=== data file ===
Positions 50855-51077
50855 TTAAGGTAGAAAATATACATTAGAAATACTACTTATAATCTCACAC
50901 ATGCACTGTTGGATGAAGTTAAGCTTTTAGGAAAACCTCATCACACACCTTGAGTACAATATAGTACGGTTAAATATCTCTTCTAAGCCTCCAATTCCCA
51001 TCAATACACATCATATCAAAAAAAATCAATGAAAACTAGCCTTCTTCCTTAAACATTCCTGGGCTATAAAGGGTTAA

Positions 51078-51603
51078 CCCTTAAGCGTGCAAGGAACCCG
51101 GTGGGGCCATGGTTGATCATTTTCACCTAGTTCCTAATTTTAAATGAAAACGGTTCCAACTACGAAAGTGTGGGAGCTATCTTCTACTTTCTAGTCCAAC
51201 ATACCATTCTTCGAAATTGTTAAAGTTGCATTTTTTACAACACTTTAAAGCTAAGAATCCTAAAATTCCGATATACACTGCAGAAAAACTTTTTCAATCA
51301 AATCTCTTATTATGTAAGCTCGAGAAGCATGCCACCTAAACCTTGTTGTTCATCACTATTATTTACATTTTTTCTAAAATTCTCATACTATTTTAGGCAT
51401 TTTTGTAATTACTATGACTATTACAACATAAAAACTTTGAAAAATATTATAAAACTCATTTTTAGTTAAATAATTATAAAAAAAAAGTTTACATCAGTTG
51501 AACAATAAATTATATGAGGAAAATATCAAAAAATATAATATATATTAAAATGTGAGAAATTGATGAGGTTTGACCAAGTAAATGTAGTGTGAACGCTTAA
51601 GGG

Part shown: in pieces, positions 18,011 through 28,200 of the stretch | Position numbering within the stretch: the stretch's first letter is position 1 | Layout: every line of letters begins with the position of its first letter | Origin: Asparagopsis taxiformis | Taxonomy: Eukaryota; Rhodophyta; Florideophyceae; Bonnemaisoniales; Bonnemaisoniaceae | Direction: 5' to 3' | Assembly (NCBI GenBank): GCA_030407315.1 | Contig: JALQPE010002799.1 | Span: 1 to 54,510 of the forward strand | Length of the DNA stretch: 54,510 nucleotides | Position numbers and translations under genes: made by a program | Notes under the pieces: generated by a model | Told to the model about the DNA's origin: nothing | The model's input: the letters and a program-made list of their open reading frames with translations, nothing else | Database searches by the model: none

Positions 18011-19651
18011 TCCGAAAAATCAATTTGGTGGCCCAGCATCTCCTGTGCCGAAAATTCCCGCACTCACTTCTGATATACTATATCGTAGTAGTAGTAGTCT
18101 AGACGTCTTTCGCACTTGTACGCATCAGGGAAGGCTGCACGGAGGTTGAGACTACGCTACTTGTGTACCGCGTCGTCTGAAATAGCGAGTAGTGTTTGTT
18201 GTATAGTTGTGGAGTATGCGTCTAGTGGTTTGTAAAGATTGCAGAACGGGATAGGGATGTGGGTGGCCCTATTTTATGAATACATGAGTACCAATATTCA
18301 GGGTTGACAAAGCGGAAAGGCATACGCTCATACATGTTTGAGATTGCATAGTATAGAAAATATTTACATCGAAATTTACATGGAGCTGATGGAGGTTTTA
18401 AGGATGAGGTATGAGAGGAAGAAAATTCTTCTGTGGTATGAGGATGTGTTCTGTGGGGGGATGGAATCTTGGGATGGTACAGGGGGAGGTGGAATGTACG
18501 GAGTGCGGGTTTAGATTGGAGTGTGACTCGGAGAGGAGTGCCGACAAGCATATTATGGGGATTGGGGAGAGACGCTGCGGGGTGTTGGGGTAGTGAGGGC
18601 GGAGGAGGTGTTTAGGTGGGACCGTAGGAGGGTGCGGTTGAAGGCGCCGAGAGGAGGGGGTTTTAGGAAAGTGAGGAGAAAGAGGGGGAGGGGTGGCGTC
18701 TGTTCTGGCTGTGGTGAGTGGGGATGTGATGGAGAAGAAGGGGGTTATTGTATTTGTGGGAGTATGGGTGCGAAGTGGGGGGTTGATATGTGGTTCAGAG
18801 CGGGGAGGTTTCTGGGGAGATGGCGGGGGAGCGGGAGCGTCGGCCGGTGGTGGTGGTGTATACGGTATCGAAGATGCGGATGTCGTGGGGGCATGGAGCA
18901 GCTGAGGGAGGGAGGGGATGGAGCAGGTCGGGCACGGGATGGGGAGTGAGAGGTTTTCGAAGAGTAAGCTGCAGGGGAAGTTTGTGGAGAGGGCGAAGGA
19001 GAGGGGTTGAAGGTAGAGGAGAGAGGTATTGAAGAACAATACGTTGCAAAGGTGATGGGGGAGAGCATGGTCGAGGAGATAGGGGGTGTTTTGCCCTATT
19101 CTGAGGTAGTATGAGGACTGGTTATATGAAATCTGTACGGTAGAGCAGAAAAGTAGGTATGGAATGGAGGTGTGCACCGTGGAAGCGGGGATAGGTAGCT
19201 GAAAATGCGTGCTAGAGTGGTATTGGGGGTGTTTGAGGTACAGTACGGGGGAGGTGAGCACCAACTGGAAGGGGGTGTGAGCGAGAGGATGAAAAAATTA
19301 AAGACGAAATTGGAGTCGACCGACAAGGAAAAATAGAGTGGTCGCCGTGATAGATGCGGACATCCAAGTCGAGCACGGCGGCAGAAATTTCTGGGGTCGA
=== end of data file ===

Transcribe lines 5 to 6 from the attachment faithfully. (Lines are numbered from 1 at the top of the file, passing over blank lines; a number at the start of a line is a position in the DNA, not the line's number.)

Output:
Positions 51078-51603
51078 CCCTTAAGCGTGCAAGGAACCCG